LABOUR leader Jeremy Corbyn risks jeopardising a vote of no confidence in the government by insisting he becomes caretaker PM, Lib Dems leader Jo Swinson insisted yesterday in a new letter.
If he wins a no-confidence vote, the Labour leader plans to form an emergency government that will refuse to carry out a ‘no deal Brexit’.
In her letter, Swinson said Corbyn’s insistence on being interim leader meant there was a danger not enough MPs would support the vote.
Tory Prime Minister Johnson has repeatedly insisted that the UK will leave the EU on 31 October, with or without a deal.
Ahead of today’s cross-party talks on how to avoid no deal, Swinson insisted: ‘The discussions should examine how to seize control of Commons business, oust Johnson and install an emergency “government of national unity”.’
In her letter to Corbyn, Swinson wrote: ‘You have previously said that you would seek to negotiate a Labour Brexit if in power, and Labour’s shadow chancellor John McDonnell recently suggested that Labour could remain neutral in a future People’s Vote.
‘It would be appreciated by Remain voters across the country that both your personal and your party’s position could be clarified in these discussions.’
Speaking ahead of the meeting Swinson said: ‘We cannot allow party politics to stand in the way of finding a solution that works to prevent the national crisis approaching us.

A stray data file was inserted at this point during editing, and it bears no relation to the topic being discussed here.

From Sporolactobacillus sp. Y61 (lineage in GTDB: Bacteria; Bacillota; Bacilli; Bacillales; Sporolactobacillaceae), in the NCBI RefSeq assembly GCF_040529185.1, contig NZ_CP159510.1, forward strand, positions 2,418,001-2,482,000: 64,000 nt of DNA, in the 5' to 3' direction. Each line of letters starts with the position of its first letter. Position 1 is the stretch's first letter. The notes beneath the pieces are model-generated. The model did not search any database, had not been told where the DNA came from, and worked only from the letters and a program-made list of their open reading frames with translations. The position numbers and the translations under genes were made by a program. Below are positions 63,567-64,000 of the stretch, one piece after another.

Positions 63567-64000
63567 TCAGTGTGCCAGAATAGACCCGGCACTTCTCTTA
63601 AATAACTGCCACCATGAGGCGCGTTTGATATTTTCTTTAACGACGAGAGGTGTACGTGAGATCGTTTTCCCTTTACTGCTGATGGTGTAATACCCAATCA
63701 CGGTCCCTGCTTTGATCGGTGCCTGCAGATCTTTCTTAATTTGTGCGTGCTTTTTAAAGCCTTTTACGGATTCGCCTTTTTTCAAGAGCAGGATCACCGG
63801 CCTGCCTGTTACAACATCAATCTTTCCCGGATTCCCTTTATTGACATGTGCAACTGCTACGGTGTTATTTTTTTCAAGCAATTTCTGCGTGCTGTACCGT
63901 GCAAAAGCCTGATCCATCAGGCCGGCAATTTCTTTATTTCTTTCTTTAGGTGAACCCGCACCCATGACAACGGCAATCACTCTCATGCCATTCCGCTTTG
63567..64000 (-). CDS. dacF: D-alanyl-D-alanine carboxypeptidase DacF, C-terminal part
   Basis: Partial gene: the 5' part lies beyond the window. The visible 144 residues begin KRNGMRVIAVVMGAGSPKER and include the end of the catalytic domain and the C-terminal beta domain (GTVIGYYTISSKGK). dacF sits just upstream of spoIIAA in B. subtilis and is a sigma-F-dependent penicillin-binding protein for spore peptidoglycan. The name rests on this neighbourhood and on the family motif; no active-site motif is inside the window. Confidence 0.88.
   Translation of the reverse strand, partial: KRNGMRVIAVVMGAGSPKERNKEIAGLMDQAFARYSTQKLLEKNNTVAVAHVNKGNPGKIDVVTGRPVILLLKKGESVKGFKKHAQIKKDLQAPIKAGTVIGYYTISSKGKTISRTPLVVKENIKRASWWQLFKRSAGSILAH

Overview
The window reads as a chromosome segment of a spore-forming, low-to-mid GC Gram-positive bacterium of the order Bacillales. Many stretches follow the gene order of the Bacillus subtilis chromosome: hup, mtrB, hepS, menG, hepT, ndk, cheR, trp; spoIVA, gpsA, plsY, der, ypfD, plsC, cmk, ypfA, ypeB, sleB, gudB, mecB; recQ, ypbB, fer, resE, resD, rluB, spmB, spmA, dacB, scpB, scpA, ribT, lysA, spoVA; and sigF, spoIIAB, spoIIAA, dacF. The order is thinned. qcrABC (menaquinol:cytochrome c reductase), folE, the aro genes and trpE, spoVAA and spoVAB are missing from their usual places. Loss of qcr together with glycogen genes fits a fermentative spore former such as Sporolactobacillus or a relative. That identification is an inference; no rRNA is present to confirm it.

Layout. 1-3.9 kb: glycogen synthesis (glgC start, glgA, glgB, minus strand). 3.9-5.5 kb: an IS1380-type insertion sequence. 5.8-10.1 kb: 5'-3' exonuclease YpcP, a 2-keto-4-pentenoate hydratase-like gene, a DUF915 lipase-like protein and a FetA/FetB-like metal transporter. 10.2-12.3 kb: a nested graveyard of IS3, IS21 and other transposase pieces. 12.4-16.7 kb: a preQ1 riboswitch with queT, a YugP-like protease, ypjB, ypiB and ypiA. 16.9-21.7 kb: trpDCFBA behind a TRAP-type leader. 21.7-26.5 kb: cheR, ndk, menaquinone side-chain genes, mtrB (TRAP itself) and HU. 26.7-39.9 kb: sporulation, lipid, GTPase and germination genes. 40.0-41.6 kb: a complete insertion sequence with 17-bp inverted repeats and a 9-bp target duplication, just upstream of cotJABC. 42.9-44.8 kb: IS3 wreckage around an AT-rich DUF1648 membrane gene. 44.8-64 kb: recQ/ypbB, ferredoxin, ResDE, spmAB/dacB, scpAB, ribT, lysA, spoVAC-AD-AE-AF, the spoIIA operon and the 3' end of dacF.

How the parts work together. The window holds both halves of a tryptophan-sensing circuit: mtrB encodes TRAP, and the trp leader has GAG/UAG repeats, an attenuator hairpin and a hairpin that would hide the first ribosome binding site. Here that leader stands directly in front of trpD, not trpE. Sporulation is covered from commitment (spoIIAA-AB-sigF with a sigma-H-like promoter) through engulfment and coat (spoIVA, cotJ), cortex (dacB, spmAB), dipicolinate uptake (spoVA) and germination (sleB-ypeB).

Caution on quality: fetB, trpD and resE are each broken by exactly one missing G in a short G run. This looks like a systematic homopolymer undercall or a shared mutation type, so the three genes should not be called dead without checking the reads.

‘The Liberal Democrats stand ready to do everything we can to prevent not only a No Deal Brexit, but to stop Brexit altogether.’
She added in her letter: ‘Insisting you lead that emergency government will therefore jeopardise the chances of a no confidence vote gaining enough support to pass in the first place.
‘As you have said that you would do anything to avoid no deal, I hope you are open to a discussion about how conceding this point may open the door to a no-confidence vote succeeding. Its success must be the priority.’
Earlier this month, Corbyn outlined his plans to avert a no-deal Brexit – which involve him becoming a caretaker prime minister – but was met with resistance from some key potential allies.
Swinson and Conservatives opposed to no deal were among those-who rejected the idea of Corbyn being interim leader, but Scottish First Minister Nicola Sturgeon criticised the Lib Dem leader’s stance, adding that ‘nothing should be ruled out’.
Corbyn said he would call a no-confidence vote at the ‘earliest opportunity when we can be confident of success’. That cannot happen before 3rd September when MPs return from the summer recess.
In order for such a vote to succeed, Labour would require support from across the House of Commons, including the Lib Dems, the SNP and Conservative rebels.
The SNP, Liberal Democrats, Change UK, Plaid Cymru and the Green Party have all accepted the invitation to meet Corbyn to discuss proposals for an alternative government to be formed when Parliament returns in September.
Labour’s Barry Gardiner told Sophy Ridge on Sky News on Sunday Labour was offering a ‘failsafe procedure to stop no deal’ by holding a vote of no confidence followed by a temporary government to set up a general election.